Starting in 2016, China will start liberalizing its nearly 2,600-year-old monopoly on table salt—opening up the world’s oldest monopoly to competition at last.
At the moment, China National Salt Industry Corporation is the only entity allowed to sell table salt in China. And it’s a big business. China produces more of it than any other country, and, if you count the demand from the chemical industry, uses a quarter of all the salt consumed on the planet, reports the China Daily.
In fact, demand is so stiff that contraband salt is a recurrent problem. Since 1994, Beijing had its own special salt monopoly-enforcing police force, which was at one point staffed with more than 25,000 officers, reports Forbes contributor Brian Viard. In 2013, Taobao, Alibaba’s massive online marketplace, and other e-commerce sites launched an illegal salt crackdown to comply with regulations.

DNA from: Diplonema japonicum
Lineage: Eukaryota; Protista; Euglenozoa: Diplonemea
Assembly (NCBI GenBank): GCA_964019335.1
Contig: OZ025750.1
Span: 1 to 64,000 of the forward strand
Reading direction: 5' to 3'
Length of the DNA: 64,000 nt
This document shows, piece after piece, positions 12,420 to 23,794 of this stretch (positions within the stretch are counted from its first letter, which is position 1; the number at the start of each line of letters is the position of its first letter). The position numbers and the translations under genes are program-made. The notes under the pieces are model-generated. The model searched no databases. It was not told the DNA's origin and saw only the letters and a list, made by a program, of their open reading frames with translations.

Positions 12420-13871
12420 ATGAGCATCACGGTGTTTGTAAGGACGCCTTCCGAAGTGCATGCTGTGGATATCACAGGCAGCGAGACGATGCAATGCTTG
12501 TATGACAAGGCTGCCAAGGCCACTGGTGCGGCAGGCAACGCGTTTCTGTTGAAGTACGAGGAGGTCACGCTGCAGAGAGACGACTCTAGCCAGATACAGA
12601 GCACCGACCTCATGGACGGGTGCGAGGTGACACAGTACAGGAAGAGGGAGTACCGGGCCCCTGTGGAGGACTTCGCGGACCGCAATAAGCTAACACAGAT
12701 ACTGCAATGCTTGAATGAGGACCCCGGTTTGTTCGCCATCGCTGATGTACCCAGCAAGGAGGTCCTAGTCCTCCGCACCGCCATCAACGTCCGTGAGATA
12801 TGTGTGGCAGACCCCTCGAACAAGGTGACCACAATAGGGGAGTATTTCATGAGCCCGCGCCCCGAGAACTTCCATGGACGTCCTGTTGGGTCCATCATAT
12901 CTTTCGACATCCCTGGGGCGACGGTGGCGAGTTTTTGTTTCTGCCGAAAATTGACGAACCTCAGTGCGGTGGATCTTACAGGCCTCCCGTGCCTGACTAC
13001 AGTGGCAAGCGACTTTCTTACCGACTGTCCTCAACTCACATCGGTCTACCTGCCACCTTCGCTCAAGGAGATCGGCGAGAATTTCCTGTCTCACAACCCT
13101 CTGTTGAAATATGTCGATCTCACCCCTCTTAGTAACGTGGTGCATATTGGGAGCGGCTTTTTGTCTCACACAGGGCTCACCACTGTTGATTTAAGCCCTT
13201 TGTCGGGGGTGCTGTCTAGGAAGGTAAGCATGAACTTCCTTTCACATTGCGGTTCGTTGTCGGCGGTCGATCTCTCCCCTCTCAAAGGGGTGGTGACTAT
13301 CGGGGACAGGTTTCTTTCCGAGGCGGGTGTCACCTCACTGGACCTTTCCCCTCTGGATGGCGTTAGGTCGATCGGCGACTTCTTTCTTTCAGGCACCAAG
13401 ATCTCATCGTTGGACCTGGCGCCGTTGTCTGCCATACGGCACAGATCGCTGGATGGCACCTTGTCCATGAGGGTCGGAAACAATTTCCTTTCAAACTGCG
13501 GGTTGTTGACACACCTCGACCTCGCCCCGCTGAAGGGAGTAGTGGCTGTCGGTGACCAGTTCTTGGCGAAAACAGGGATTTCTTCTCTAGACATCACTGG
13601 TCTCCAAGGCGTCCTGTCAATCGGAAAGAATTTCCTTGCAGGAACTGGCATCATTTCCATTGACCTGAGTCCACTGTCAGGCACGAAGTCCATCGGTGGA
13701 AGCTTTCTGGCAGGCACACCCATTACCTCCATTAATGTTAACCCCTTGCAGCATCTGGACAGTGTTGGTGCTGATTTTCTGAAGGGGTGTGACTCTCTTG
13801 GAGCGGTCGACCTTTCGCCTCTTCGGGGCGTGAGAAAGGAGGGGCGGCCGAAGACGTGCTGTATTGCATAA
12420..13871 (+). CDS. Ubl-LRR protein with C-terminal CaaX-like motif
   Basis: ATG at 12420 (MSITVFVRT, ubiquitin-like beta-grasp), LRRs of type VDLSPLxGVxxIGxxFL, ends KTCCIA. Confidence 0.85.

Government control over salt began in the independent state of Qi—in what’s now Shandong—during the Spring and Autumn period (722 and 479 BC), roughly around the same time that Confucius lived. In 119 BC, the Han emperor instituted it nationally. The fortunes of Chinese empires have sometimes depended on the control of salt supplies. While often a critical source of government revenue, salt was so valuable that it enabled the rise of two smugglers who eventually overthrew the Tang and the Yuan dynasties (link in Chinese).
Feature image by Flickr user Dubravko Sorić (image has been cropped).